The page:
Just in case the Rugby Football Union did not have enough on its plate at this late stage of the campaign - the imbroglio surrounding Martin Johnson and Brian Ashton; the complexities of the new accord between Twickenham and the Premiership clubs, which will be activated in July; the small matter of a two-Test trip to New Zealand in June - it is now involved in a serious battle for the sport's heart and soul.
And this time, the union is very definitely on the side of the angels.
Radical new laws - "Experimental Law Variations" in the language of the International Rugby Board, the body responsible for promoting them - are currently being tested in the Super 14.
Not all of them: even the Super 14 types, who have long dabbled with a form of rugby routinely condemned in northern climes as "candyfloss", refused to touch the more extreme ideas dreamed up by the board's Laws Project Group, chaired by Bill Nolan of Scotland.
But the whole set of ELVs, great and small - from awarding free-kicks rather than penalties for virtually every offence under the sun and allowing players to handle the ball in the ruck and collapse mauls with impunity, to rebranding the touchjudge as an "assistant referee" - have been fast-tracked on to the agenda for the next IRB gathering on May 1, and the RFU fears they will be imposed on the European game, initially on a trial basis but ultimately for good, from the start of next season.
"Once they're in, they'll never be allowed back out," said one very senior Twickenhamite.
Bluntly put, the RFU is passionately against the general thrust of the ELVs, which it believes will drive the maul from the game, undermine the importance of the scrum by forcing teams to select identikit forwards with no specialist set-piece skills and reduce the sport to the spitting image of rugby league, seasoned with a dash of seven-a-side - something that might suit the Australians, who have allowed their once all-powerful forward game to wither, but not England, who reached successive World Cup finals through the efforts of an outstanding pack.
The union is busily garnering support ahead of the May meeting, in the knowledge that ELV enthusiasts will need a two-thirds majority if the changes are to be foisted on the Premiership, the Heineken Cup and the Six Nations - not to mention the grass-roots game, where many thousands of players enjoy the sport they are already playing and show no desire for new-fangled ideas that threaten the very essence of the sport.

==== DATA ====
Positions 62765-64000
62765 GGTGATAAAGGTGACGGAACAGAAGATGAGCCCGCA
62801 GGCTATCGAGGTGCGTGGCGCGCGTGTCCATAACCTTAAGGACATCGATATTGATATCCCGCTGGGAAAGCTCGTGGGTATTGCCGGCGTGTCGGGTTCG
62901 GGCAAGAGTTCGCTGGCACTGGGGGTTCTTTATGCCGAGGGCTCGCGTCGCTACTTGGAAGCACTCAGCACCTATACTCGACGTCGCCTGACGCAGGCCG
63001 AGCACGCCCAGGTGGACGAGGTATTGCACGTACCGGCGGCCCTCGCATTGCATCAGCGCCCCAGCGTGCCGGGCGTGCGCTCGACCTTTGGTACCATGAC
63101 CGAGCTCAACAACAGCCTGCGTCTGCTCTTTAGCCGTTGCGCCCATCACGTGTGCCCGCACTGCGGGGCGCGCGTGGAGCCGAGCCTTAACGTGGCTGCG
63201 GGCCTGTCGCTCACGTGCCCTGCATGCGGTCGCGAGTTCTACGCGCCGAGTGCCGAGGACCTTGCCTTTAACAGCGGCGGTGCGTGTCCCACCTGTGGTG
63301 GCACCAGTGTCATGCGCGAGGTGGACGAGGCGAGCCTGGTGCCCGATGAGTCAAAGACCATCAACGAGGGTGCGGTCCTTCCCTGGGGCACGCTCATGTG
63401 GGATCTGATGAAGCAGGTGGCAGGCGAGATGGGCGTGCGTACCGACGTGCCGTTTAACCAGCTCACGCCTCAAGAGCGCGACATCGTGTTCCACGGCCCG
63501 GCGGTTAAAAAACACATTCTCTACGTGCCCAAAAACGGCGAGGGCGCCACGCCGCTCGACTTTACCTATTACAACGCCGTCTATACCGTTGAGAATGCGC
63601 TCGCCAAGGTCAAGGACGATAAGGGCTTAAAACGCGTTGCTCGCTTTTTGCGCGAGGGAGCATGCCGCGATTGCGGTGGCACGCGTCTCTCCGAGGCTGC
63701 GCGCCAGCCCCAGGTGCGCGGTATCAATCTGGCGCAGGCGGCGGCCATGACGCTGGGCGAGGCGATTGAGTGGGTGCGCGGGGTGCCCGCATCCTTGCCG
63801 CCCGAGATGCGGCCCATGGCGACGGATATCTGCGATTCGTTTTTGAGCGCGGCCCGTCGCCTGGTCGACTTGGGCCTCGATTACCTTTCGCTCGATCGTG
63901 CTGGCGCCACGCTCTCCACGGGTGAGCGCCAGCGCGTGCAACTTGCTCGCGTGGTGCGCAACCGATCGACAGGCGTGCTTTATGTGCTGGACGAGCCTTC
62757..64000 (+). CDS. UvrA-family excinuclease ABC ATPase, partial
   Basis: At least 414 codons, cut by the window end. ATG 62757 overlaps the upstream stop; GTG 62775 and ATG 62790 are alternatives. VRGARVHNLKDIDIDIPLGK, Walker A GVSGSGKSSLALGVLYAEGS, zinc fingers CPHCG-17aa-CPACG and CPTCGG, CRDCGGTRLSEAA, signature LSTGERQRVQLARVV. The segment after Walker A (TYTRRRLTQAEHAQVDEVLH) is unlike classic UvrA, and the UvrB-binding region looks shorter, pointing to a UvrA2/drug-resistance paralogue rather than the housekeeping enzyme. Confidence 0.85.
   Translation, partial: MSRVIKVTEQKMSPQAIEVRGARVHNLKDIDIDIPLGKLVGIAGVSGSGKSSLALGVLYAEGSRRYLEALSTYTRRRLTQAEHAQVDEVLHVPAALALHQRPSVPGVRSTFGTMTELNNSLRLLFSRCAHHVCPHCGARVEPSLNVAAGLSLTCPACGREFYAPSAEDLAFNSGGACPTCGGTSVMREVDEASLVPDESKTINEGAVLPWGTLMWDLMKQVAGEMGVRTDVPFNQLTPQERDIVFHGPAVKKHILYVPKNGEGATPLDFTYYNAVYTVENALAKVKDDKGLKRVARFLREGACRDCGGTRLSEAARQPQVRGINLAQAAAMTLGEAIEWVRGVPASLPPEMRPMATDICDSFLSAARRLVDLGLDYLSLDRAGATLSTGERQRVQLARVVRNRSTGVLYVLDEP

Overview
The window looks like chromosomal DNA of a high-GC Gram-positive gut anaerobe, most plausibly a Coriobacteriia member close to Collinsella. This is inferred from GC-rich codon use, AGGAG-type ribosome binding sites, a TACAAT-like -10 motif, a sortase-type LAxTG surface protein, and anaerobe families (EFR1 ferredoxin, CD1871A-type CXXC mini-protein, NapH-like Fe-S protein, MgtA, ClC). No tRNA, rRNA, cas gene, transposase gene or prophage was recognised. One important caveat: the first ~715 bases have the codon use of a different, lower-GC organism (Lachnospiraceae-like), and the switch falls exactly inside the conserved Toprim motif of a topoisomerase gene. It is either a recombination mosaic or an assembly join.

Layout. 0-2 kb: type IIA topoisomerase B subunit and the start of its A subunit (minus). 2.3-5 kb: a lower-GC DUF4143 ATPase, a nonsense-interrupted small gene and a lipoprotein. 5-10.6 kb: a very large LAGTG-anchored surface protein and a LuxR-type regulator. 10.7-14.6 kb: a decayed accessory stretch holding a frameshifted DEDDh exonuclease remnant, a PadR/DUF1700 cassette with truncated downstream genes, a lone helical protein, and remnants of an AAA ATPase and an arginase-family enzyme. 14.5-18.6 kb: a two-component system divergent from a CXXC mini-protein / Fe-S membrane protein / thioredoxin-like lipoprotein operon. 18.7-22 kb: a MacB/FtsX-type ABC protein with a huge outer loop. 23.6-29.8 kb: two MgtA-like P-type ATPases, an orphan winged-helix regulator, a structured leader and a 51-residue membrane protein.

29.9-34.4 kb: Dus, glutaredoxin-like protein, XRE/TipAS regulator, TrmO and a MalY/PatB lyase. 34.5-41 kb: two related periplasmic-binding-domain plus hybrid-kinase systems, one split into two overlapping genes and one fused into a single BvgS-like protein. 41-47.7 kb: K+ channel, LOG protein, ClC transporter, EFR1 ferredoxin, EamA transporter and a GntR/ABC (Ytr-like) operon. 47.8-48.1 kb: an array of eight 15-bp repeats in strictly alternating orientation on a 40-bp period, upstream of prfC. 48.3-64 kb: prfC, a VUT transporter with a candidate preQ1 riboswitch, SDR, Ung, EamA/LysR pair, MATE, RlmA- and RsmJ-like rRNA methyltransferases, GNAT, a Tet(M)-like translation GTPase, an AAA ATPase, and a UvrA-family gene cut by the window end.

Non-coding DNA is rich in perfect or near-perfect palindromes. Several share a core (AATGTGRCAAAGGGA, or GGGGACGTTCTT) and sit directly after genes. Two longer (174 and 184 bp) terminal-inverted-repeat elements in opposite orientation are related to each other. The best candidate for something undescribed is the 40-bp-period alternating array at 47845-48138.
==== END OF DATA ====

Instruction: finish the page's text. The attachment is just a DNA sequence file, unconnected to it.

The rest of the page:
Wales and Ireland are thought to be with England. France, however, are being their usual mysterious selves on the rugby politics front, and there has been no clear declaration of intent from the Italians.
The RFU remain a couple of votes short of blocking the ELVs, hence the frenzied discussions now taking place with other unions.
Ed Morrison, the popular Bristolian who refereed the 1995 World Cup final in Johannesburg and is now the RFU's elite referee manager, is deeply concerned about the potential effect of the ELVs.
"I'm in love with the game we have,"he said.
"It's important not to close the eyes to ways of improving something, even if it is already very special, but I start from the principle of maintaining the unique facets that make rugby union the sport we hold so dear."
The public relations scrap is now underway. Some of the biggest names in southern hemisphere coaching - Bob Dwyer, who guided the Wallabies to their 1991 World Cup success; Robbie Deans, the New Zealander who has succeeded John Connolly at the head of the Australian national team; John Kirwan, the former All Black wing now in charge in Japan - this week declared themselves fully in favour of the "new rugby".
On this side of the equator, no lesser a figure than Ian McGeechan of Wasps, a Lions head coach three times over with power to add, has taken the opposite view, arguing that if the current laws are refereed accurately and consistently, they are the best in the game's history.
And so the stage is set.
If the RFU is sufficiently persuasive, next season's Premiership and European rugby will retain its many virtues. If it is not, Super 14 will soon be coming to a rugby ground near you. In which case, we can all give up and go shopping.